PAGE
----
Experimental injections of immature muscle cells strengthened muscle in three boys weakened by muscular dystrophy, showing promise for countering the disabling disease, a study says. "It's very exciting news," said Peter Law of the University of Tennessee-Memphis.
The treatment strengthened a foot muscle in the first three patients to enter the study. Results for eight later patients are not available, Law said.
Scientists hope the new technique will let them overcome progressive muscle weakness and wasting caused by Duchenne muscular dystrophy, the most common and devastating childhood form of dystrophy.
Duchenne, which strikes boys almost exclusively, usually appears between ages 3 and 5. Progressive weakness forces most to use wheelchairs by age 12, and few survive beyond their early 20s.
The disease, caused by a defective gene, strikes at a rate of one per 3,500 male births.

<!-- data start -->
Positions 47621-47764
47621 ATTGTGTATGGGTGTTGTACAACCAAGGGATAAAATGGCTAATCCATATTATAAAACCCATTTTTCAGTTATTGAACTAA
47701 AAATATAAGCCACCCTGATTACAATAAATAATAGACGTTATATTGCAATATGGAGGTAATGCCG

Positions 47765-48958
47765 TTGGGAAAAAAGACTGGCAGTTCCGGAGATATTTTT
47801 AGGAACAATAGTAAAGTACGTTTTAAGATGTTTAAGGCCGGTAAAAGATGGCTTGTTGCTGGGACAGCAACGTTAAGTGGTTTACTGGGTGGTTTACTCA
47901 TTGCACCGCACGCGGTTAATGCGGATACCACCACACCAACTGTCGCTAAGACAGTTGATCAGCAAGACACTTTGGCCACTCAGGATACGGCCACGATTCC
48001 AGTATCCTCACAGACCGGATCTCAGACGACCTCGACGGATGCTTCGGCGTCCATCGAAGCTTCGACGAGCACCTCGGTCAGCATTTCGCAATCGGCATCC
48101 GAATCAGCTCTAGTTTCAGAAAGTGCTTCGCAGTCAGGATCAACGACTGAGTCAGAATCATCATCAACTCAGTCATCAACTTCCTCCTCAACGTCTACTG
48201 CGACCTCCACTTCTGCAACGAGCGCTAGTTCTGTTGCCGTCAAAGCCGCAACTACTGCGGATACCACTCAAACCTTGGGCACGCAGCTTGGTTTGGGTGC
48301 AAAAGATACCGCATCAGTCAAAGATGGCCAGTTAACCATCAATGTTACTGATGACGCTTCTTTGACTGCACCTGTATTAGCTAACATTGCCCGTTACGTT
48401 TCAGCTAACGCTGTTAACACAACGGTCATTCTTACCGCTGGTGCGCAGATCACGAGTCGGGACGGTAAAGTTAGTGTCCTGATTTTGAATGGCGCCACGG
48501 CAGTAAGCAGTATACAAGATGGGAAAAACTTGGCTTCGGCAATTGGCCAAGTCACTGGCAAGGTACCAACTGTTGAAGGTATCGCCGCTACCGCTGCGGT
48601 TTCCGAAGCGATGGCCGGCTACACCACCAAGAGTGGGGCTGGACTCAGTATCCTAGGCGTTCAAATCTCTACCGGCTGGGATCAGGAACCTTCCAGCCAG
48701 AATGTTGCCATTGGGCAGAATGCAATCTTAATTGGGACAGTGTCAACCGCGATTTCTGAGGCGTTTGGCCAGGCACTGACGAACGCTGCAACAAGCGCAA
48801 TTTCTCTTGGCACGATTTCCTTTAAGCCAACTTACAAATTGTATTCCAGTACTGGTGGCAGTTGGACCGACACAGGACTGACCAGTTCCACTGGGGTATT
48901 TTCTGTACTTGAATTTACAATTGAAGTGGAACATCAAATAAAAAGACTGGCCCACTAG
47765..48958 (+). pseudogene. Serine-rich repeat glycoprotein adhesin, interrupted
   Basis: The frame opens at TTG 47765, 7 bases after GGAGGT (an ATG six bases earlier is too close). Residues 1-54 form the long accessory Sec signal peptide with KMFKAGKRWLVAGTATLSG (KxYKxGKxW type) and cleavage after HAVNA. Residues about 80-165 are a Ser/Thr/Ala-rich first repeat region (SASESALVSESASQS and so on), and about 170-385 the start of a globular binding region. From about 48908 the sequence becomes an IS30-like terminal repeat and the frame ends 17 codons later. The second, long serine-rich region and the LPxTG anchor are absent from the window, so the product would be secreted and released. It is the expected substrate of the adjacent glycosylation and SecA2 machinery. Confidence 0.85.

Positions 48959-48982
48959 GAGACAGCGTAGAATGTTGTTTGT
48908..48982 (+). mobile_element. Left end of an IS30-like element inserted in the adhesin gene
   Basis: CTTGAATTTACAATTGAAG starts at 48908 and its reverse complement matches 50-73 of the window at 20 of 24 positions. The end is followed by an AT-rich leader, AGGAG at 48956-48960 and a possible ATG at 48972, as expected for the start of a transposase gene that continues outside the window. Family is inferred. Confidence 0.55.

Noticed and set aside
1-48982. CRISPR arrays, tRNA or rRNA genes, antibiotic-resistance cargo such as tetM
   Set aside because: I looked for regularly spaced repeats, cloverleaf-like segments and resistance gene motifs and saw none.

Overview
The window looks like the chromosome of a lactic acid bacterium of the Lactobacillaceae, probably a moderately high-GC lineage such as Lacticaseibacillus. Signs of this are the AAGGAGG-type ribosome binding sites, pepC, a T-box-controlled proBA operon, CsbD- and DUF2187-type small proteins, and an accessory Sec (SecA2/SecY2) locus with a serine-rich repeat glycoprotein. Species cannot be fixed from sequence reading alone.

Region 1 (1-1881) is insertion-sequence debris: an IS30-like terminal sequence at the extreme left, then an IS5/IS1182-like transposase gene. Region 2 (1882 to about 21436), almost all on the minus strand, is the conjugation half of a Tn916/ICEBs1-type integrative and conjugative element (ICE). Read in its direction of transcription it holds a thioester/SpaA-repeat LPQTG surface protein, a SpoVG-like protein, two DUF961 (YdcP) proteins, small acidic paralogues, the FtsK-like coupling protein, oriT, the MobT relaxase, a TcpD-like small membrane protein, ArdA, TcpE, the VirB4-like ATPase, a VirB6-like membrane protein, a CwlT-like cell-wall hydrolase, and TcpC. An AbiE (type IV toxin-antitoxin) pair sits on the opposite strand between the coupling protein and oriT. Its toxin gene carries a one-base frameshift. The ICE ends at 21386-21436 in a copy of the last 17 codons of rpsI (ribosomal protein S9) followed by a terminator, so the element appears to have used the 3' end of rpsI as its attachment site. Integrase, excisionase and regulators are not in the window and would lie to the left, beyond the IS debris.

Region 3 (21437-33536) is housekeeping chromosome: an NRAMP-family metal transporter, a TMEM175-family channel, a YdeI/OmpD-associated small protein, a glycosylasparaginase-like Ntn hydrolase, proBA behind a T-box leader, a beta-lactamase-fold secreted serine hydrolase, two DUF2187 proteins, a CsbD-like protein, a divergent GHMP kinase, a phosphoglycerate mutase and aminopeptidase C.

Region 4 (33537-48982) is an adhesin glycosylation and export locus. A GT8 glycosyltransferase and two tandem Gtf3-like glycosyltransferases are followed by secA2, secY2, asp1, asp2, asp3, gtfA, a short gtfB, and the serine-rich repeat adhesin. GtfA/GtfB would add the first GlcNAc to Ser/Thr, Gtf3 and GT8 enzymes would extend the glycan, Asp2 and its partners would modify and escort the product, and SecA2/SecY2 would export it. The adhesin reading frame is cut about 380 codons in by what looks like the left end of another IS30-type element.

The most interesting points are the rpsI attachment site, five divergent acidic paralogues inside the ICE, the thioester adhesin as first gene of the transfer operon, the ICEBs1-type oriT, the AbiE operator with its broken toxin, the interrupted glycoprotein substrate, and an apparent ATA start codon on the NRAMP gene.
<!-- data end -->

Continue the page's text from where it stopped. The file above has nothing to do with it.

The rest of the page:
Law discussed his results by telephone from the annual meeting of the Society for Neuroscience in St. Louis.
He cautioned that the experimental treatment needs more study before it could be considered for general use.
Dr. Leon Charash, chairman of the Muscular Dystrophy Association's medical advisory committee, called the result "a very important preliminary finding."
But Charash stressed that the result must be duplicated in larger muscles, and that scientists must find out whether the improvement will endure.